Transitions from K-4 through 5-8 to 9-12:
Comments were received related to which topics should be taught at particular grades.
Some comments reflected a misunderstanding of the difference between standards and curriculum, and other comments related to the transitions from elementary through middle to high school. The K-4 and grade 5 standards form a solid general foundation. In grades 6 through 8, the standards begin to transition from a general to a more focused understanding in grades 9-12 of specific disciplines (i.e., life science, physical science, earth and space science). For example, in grade 6, curriculum can focus on the earth and space sciences, in grade 7 on the life sciences, and in grade 8 on the physical sciences. At the same time, the standards maintain an opportunity for a continued general approach in grades 6 through 8 for those schools that prefer that option.
Several comments raised a concern regarding the number of performance standards and the degree to which students can accomplish the amount of material contained in the standards.
The performance standards are not intended to be taught as a checklist of disconnected facts or concepts. Rather, the benchmarks summarize what students need to understand and be able to do, and the performance standards elaborate those expectations by grade level. As criterion referenced tests (CRTs) are developed that accurately measure the proficiency level of the students against the standards, instructional strategies can be adjusted to meets the needs of the students.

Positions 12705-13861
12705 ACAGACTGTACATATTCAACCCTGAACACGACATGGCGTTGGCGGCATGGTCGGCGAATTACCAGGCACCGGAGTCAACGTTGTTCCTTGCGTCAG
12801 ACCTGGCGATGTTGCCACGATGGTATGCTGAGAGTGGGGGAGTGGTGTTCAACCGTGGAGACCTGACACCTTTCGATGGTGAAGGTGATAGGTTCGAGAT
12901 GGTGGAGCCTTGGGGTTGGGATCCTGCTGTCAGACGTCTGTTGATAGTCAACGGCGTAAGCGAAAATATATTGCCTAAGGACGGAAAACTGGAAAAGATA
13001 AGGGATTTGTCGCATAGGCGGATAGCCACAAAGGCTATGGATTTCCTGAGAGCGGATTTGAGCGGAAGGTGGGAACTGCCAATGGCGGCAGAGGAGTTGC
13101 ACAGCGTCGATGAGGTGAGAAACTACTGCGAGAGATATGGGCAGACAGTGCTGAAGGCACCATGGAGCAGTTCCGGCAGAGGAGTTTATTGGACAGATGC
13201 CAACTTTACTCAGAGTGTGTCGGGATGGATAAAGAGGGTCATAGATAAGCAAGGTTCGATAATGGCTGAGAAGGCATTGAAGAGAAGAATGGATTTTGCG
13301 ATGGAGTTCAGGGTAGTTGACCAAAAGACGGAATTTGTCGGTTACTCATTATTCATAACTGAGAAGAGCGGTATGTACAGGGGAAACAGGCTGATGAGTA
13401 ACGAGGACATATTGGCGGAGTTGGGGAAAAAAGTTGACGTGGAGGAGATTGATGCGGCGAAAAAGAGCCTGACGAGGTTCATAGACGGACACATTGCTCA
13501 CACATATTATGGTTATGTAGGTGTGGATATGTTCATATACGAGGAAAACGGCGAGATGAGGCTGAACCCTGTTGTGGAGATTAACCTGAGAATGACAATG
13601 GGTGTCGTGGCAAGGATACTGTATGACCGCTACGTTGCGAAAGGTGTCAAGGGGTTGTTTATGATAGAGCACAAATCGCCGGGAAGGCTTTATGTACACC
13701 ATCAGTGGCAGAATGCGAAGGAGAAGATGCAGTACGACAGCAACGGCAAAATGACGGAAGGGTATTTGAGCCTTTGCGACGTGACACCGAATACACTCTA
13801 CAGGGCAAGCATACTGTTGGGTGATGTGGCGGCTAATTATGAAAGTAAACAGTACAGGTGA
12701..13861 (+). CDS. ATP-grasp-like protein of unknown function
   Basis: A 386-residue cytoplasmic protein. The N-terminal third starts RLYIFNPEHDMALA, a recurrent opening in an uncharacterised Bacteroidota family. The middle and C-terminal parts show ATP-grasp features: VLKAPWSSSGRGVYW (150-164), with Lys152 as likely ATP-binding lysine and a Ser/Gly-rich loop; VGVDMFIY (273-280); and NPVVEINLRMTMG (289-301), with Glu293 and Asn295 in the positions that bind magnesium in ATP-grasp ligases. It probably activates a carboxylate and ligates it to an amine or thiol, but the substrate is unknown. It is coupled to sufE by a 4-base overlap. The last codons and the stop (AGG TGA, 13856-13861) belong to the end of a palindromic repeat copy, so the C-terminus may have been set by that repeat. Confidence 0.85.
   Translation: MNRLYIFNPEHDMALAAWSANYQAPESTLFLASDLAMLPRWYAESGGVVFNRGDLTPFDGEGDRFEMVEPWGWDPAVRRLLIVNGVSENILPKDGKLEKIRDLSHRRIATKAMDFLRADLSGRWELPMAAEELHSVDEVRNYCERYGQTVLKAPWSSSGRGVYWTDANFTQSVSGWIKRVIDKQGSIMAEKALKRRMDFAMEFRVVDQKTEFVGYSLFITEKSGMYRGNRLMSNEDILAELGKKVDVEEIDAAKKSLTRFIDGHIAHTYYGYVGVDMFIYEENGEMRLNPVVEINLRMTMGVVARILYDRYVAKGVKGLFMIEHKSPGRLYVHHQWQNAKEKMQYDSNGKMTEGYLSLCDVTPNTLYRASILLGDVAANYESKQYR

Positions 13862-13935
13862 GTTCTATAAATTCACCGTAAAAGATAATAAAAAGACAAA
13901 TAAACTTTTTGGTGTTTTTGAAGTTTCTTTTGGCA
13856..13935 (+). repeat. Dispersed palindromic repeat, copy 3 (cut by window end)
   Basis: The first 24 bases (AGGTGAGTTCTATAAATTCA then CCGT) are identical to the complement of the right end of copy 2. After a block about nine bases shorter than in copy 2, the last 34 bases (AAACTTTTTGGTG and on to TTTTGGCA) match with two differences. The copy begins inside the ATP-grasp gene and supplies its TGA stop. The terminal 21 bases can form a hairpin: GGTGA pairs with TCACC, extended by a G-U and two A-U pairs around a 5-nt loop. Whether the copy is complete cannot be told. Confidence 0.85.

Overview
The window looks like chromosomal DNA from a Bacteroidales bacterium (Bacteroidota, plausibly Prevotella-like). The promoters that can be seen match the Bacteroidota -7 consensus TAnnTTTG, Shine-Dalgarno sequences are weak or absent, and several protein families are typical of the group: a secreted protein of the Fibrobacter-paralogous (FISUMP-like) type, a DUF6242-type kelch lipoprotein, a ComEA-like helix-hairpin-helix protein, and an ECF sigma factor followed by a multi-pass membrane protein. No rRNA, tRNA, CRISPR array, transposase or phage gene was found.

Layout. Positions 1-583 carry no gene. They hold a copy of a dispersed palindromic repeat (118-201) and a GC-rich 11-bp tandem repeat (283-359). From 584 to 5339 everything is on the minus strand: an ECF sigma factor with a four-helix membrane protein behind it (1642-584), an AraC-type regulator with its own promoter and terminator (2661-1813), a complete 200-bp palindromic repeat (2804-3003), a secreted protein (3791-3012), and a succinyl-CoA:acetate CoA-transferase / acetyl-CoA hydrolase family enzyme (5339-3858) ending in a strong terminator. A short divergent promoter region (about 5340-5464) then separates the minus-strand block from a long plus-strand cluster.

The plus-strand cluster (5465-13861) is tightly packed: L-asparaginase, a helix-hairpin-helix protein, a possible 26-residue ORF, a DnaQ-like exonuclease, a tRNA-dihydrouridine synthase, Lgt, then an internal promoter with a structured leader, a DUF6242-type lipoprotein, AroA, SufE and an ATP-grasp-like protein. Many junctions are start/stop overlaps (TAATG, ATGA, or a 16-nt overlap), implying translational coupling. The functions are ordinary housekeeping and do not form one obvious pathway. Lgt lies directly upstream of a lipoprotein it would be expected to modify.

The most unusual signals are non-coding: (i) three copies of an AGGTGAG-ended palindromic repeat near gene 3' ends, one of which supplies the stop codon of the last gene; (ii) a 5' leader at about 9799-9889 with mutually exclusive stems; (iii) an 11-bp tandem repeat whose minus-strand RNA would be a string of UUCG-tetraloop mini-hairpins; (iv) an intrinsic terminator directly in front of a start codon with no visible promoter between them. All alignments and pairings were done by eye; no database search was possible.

In implementing standards, teachers are guided by the needs of the learner, and curriculum becomes a coherent system that connects teaching, learning, and assessment to the standards. The nature of this system (standards-based learning) uses standards that focus on the most essential things students need to know in-depth ('power standards') with an aligned system of teaching and learning activities to meet diverse student needs. When viewed as a system, the performance standards are not excessive.
Evolution and Scientific Inquiry:
Several comments raised concerns about the evolution of species, the age of the earth, and the nature of scientific inquiry in those contexts.
In preparing the draft document the writing team based its treatment of biological evolution on the following principles:
· Evolution is the accepted scientific theory of the history and development of life on Earth.
· Science is only one approach to knowledge, with limitations as well as strengths.
· The standards convey accepted scientific principles.
· Students should have opportunities to understand mainstream, peer-reviewed, scientific theories.
· No license can be given to allow teaching that imposes a religious belief in the classroom.
While many individuals praised the standards and offered constructive suggestions during the field review, some expressed strong criticisms that focused principally on the 9-12 life-science performance standards in the area of biological evolution and related performance standards in the 9-12 "Scientific Thinking" and "Science and Society" strands. The following statements characterize the general nature of the comments received in this area: